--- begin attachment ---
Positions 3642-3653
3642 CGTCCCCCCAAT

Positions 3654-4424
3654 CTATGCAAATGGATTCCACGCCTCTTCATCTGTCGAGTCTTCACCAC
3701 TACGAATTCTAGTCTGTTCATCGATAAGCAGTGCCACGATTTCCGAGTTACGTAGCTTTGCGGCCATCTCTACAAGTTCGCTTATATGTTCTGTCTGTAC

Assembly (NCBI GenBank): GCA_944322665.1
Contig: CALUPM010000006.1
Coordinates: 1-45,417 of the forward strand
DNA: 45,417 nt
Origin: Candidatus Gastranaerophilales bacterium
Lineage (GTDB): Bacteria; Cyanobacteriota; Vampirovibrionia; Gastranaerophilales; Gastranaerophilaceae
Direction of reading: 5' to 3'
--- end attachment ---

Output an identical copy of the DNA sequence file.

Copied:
Positions 3642-3653
3642 CGTCCCCCCAAT

Positions 3654-4424
3654 CTATGCAAATGGATTCCACGCCTCTTCATCTGTCGAGTCTTCACCAC
3701 TACGAATTCTAGTCTGTTCATCGATAAGCAGTGCCACGATTTCCGAGTTACGTAGCTTTGCGGCCATCTCTACAAGTTCGCTTATATGTTCTGTCTGTAC

Assembly (NCBI GenBank): GCA_944322665.1
Contig: CALUPM010000006.1
Coordinates: 1-45,417 of the forward strand
DNA: 45,417 nt
Origin: Candidatus Gastranaerophilales bacterium
Lineage (GTDB): Bacteria; Cyanobacteriota; Vampirovibrionia; Gastranaerophilales; Gastranaerophilaceae
Direction of reading: 5' to 3'